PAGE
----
Wednesday, September 28, 2016

How Apple’s Hardline Privacy Policy Limits Key Features

Dan Moren:

When Apple first announced the feature, it made a big deal about the fact that the processing of photos for faces was done locally, on the device itself, rather than transmitted to servers. It was an obvious jab against Google Photos, which had already rolled out a similar feature, but did its processing in the cloud.

Again, there’s a laudable element to this. People don’t like to feel that their personal and private photos are being pored over, even if “just” by a machine. But these local silos have, at least at the moment, made the feature less useful, because the analysis happens on each device that the new Photos is on. That means even if all the photos on your iPhone are scanned for faces, when you upgrade your Mac to Sierra, the Photos app there doesn’t benefit from the information on your phone—even if they’re all the same photos.

It sounds like to have things work the way you’d want, you would have to re-tag all your photos on each device. And, I guess, forget about doing anything with faces from the Web interface.

Rui Carmo:

So yes, all those neat, magic features like face detection and Moments will turn out to be pretty much useless in real life – if not for me, then surely for the millions of people about to run out of iCloud storage and realize they have no easy, practical way to safekeep their photos.

Greg Barbosa:

Apple clarified that the use of differential privacy to collect user data would be opt-in, meaning if a user didn’t want to give into the system they didn’t have to. What Apple never indicated was where this opt-in area would be and what would happen if you decided against it…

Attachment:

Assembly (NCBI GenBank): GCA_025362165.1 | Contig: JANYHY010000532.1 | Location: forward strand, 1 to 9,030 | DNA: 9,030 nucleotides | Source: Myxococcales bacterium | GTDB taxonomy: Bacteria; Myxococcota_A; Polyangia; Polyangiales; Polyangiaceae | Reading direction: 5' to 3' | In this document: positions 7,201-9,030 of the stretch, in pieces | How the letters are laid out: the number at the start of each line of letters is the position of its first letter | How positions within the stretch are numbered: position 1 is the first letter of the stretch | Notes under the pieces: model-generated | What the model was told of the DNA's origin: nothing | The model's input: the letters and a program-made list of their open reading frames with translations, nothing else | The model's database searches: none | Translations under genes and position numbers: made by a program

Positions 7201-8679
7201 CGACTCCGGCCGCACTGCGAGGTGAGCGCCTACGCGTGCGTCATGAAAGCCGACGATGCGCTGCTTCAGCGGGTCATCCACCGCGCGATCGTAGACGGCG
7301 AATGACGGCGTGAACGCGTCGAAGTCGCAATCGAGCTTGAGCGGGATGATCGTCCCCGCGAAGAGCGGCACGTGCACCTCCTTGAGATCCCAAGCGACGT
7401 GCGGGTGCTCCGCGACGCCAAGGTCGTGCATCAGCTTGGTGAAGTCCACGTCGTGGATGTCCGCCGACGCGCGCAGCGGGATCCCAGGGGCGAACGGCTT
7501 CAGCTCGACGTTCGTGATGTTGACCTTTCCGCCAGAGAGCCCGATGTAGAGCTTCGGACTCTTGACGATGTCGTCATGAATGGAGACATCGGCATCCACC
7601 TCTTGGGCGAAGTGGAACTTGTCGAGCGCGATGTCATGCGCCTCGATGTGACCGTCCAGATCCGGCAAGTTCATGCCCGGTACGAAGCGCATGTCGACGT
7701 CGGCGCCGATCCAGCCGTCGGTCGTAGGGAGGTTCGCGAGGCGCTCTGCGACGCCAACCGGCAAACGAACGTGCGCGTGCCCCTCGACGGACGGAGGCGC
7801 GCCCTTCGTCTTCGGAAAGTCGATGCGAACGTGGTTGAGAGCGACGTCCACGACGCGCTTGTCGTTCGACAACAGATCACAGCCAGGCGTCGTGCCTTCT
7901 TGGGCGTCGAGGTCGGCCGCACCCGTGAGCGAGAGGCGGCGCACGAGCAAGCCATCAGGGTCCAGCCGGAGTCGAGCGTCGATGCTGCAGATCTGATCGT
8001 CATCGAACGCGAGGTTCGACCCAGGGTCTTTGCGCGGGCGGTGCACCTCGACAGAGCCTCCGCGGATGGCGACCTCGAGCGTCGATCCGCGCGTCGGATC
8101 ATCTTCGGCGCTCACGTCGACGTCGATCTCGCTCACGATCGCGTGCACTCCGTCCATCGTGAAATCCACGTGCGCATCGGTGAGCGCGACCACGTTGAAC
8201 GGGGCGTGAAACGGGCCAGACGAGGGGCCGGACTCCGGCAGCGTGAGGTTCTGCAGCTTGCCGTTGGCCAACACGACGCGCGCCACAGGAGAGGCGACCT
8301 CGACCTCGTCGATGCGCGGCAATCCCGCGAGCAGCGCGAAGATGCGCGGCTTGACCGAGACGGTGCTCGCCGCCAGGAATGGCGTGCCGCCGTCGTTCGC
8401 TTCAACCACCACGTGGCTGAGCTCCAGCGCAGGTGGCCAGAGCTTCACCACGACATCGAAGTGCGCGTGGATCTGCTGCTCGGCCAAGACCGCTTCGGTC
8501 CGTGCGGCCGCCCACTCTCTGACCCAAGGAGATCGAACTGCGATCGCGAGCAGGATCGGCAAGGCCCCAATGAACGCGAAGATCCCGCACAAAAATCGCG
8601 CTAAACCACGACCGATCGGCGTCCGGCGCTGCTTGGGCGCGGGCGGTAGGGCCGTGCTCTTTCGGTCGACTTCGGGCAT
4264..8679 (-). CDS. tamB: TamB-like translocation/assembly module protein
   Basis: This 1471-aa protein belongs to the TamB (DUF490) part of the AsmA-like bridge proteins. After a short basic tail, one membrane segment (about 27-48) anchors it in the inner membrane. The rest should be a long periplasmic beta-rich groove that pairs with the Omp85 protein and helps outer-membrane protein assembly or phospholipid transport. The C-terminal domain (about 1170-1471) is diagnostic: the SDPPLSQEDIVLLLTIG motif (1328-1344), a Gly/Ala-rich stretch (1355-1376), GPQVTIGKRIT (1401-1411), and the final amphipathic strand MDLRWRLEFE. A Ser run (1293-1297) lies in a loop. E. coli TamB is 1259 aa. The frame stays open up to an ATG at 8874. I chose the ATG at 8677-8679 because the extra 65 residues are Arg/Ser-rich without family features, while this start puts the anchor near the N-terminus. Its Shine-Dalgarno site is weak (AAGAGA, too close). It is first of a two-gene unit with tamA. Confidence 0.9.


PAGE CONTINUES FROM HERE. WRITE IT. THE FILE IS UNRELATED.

With iOS 10, opting in to having diagnostic and usage data sent automatically to app developers means that users are also automatically subjected to data collection using differential privacy. It seems that if a user wants to submit diagnostic data to developers, but not be subject to the collection of this new data, they’re out of luck.

Via Nick Heer:

Though this may seem paradoxical, I think the critical factor in the unfriendliness of the setup process is the number of pages and options presented. This could be made less intimidating by, for instance, storing as many options and settings as possible in iCloud, and allowing the user to confirm them on a single page during setup.

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[…] If you can’t practically transfer the Photos library, then it sounds like you would have to re-tag all the faces. […]

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